Reasons for compromised oral intake in older people are varied, including:⁶ ⁷ ⁸

  • Early satiety
  • Poor oral health
  • Smell/taste changes
  • Depression
  • Cognitive decline
  • Reduced appetite
  • Functional difficulties


Fibre: The Forgotten Nutrient?

Fibre is not often prioritised in nutrition support advice due to the focus on meeting protein and energy requirements. However, a high-fibre diet has numerous benefits for older people, such as promoting regular bowel movements and reducing risk of diseases such as bowel cancer. ⁹

Recent National Diet and Nutrition Survey (NDNS) data found that most older adults (65 years and over) are not eating enough fibre. The average intake was 18.7g/day; two-thirds of the recommended daily amount (30g/day).¹⁰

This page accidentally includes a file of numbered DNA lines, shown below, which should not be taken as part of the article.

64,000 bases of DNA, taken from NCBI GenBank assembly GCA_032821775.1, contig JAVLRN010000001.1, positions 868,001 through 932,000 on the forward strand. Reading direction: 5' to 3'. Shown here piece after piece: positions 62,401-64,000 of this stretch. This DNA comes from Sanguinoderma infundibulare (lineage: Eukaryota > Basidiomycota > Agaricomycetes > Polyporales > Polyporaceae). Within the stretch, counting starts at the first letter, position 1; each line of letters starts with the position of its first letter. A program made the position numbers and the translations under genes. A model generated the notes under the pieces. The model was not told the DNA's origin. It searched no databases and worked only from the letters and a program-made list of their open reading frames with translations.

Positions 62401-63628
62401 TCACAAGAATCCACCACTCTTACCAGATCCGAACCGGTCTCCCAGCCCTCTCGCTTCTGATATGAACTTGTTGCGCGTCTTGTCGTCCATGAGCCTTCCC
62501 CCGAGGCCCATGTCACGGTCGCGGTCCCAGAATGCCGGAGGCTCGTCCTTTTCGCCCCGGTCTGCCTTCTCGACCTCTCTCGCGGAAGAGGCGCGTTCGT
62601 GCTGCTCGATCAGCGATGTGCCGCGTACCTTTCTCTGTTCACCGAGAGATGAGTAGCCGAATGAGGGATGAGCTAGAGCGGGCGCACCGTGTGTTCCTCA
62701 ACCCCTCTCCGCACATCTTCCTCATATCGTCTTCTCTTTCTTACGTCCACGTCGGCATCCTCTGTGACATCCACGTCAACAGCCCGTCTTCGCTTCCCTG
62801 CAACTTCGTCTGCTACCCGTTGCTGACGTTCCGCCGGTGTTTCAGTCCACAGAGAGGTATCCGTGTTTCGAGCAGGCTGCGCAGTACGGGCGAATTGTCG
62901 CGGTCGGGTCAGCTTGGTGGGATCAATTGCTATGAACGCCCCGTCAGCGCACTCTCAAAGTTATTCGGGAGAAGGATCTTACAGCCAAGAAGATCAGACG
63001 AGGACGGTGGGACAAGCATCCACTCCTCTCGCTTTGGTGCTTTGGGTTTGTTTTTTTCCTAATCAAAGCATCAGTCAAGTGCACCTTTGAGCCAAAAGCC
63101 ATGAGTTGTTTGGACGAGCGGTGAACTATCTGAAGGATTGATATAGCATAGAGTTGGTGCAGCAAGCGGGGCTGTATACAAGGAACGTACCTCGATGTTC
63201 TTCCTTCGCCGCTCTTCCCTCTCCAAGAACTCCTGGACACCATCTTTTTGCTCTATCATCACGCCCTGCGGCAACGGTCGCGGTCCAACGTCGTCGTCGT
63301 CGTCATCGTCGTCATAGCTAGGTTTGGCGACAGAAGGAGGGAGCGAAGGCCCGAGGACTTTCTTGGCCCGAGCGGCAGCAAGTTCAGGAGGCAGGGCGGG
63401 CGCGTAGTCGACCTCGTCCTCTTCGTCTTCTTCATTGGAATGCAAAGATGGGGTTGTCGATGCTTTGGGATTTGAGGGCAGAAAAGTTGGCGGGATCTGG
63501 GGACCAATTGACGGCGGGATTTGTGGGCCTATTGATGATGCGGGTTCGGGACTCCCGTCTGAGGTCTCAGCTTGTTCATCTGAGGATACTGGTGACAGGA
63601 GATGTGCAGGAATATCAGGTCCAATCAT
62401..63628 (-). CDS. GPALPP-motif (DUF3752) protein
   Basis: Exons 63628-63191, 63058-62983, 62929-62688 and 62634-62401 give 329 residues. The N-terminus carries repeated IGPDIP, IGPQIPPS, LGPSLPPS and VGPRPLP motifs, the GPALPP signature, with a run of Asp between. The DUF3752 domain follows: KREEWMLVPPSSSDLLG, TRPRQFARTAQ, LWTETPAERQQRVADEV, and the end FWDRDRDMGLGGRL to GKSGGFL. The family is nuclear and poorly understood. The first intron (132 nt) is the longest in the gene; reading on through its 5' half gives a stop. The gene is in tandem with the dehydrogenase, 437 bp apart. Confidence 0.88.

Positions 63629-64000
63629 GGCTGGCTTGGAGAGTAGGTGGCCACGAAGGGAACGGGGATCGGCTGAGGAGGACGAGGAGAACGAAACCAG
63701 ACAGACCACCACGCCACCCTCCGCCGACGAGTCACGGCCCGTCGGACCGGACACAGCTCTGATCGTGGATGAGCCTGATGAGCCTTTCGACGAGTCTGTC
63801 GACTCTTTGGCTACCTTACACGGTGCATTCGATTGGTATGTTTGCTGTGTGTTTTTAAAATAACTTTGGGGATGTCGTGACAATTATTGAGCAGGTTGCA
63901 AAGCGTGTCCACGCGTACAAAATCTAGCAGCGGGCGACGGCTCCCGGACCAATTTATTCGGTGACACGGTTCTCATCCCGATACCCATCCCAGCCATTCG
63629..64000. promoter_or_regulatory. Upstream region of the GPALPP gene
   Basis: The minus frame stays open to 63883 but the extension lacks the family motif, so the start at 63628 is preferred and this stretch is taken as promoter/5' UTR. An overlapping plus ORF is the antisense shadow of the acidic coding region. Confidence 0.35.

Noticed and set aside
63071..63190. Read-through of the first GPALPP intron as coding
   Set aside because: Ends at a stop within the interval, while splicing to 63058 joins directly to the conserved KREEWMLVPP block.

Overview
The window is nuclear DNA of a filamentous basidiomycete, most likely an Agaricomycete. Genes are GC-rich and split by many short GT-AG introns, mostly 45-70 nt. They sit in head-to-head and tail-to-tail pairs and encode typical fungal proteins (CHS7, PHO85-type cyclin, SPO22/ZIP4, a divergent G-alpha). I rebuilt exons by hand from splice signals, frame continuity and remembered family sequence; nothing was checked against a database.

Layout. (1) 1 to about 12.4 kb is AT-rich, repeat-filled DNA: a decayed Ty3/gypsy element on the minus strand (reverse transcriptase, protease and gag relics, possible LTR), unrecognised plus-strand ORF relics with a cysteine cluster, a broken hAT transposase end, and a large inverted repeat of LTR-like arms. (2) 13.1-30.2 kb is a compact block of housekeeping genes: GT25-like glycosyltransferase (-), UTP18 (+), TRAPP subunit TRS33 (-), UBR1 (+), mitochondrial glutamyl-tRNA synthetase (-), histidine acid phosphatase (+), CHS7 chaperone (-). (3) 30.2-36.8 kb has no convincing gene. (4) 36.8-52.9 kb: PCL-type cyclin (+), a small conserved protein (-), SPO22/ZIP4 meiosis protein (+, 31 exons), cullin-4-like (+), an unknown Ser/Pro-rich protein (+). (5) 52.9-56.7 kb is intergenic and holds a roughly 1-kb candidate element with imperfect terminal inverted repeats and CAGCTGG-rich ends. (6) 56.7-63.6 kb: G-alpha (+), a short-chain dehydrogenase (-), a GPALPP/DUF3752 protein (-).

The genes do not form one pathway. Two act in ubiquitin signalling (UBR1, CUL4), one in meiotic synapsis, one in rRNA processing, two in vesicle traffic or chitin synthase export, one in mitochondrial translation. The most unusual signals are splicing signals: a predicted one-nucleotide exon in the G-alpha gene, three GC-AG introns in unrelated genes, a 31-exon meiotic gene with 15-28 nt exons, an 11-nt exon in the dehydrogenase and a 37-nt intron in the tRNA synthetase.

Fibre is known to influence satiation¹¹, although interestingly, drinks supplemented with fibre are thought to have limited effects on reduced appetite.¹¹

Why is Fibre Important in Older Adults?

The ageing process has been linked with a decline in gastrointestinal (GI) function, motility and absorptive capacity.¹² ¹³ As a result, constipation is common in older adults; one study found that up to 40% of care home residents experience constipation.¹⁴

Laxative prescriptions are common in care homes settings, with one-third of care home patients receiving inappropriate prescriptions.¹⁵ Overprescribing of laxatives contributes to polypharmacy, which is a significant problem in care homes¹⁶ and contributes towards frailty in older people.¹⁷